a transmitter for selecting a plurality of similar relay devices and broadcasting each aggregated data file to the selected relay devices over a decentralized network,
a unit configured to determine a predetermined expiry time for each aggregated compressed data file, the predetermined expiry time for said each aggregated compressed data file being equal to the common predetermined expiry time of the received plurality of data files included in that aggregated compressed data file, and selecting for transmission only those aggregated data files for which the respective predetermined expiry times have not been exceeded;
wherein the relay device has a configuration to handle the data in the form of Bloom filters; and
wherein the transmitter operates according to an epidemic dissemination process.
6. The relay device according to claim 5, wherein the aggregation processor is arranged to aggregate data files having the same expiry time aggregated into a single data file for further transmission.
7. The relay device according to claim 6 having a unit configured to disseminate a plurality of such aggregate data files having different expiry times.
8. The relay device according to claim 5, comprising data storage memory configured to store each data file received, and a processing unit configured to compare each stored data file with those subsequently received, and wherein the transmitter is arranged to only broadcast those received data files that are not duplicated in the data storage memory.
9. The relay device according to claim 5, further having a receiver configured to receive further data from a data generator, and a data compression unit configured to compress the data for transmission in an aggregated data file.
10. The relay device according to claim 5, having an analysis unit configured to analyze incoming aggregate data files to capture data contained therein.
11. A decentralised communications network comprising:
a plurality of servers configured to collectively maintain a database that records event reports, the plurality of servers forming an overlay network and intercommunicating using a common messaging strategy based on a publisher forwarding scheme running over the overlay network,
the servers being configured to aggregate compressed data messages having a common predetermined expiry time and being received from one or more other servers to create one or more compressed Bloom filter aggregate data files, and to broadcast the compressed aggregate data file to one or more of the other servers,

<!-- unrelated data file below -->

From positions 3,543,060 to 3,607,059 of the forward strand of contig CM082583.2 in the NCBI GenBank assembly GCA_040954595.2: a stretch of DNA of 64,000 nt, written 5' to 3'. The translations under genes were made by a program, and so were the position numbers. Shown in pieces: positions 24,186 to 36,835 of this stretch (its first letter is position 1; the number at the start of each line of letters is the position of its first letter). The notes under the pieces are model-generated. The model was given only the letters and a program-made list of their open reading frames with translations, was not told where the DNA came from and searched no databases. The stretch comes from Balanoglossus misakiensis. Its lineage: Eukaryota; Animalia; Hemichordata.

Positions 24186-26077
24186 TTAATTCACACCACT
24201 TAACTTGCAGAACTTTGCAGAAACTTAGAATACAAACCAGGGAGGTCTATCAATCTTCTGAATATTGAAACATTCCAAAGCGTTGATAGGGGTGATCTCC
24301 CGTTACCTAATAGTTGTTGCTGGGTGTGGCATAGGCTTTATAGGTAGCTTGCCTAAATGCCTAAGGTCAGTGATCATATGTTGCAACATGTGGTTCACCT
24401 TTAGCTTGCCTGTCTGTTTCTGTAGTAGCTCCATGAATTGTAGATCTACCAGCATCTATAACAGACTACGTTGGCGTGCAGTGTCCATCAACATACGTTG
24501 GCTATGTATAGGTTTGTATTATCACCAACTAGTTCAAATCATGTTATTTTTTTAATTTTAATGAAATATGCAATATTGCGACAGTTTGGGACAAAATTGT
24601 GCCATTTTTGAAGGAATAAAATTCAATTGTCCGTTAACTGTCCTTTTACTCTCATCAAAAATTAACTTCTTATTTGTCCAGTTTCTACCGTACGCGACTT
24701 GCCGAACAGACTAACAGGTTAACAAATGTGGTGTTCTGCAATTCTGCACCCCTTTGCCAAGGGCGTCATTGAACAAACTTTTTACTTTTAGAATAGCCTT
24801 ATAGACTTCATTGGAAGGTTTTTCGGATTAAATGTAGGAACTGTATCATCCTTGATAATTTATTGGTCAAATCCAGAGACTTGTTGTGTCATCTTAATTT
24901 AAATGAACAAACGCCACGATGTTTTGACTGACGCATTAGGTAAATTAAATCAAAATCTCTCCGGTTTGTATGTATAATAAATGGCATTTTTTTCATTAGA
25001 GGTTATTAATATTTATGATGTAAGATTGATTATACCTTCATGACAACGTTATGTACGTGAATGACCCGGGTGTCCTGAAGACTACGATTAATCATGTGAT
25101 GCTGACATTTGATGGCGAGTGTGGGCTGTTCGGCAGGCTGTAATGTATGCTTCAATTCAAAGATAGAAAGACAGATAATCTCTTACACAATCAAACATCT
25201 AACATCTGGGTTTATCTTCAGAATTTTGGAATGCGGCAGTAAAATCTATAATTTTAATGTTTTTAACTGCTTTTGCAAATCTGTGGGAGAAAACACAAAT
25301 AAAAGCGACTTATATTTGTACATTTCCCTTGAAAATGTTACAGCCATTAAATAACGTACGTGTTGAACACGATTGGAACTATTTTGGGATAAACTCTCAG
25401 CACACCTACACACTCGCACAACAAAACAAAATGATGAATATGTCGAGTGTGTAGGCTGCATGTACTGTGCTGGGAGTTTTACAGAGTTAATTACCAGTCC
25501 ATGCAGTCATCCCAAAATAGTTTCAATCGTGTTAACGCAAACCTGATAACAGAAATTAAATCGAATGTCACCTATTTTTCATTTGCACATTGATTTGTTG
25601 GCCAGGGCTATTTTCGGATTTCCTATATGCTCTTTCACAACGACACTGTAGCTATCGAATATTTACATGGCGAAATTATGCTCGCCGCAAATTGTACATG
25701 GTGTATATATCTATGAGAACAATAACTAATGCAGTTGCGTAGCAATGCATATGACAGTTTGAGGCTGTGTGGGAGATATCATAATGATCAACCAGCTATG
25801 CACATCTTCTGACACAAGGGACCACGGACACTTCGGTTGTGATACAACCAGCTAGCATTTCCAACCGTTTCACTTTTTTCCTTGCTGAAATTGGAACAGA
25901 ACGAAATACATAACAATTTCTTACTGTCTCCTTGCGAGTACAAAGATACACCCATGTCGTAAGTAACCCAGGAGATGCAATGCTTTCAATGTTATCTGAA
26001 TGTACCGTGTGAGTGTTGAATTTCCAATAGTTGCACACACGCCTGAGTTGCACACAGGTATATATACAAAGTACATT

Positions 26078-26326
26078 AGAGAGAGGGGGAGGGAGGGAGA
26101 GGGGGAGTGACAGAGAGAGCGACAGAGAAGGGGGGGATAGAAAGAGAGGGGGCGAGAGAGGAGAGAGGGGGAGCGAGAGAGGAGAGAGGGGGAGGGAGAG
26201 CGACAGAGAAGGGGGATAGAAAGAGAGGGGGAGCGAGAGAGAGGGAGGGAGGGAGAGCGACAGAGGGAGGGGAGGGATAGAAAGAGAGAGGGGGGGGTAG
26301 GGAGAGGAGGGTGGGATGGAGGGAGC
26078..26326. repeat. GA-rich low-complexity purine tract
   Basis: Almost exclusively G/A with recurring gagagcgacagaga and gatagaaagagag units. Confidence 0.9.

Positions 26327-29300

at least one of the servers being configured to generate data files in response to specific events, and to aggregate the data files so generated with the data files received from the other servers,
the servers being configured to modify the aggregate data files the servers receive before broadcasting them,
wherein each individual aggregate Bloom filter data file has a predetermined expiry time which is equal to the common predetermined expiry time of the aggregate compressed data messages included in that Bloom filter data file, the servers being configured to forward, using an epidemic dissemination process, only the Bloom filter data files for which the respective predetermined expiry times have not been exceeded.
12. The decentralised communications network according to claim 11, wherein individual servers have a unit configured to delete from the data that is to be forwarded any data that has been previously received and forwarded by the same device.
13. The decentralised communications network according to claim 11, wherein individual servers have a unit configured to extract data required by a processing device associated with the server.
14. The method according to claim 1, wherein the data that is received at the relay device from different sources at a same time frame is aggregated by the Bloom filter process so that in each said time frame only a single Bloom filter data file is broadcasted by the relay device.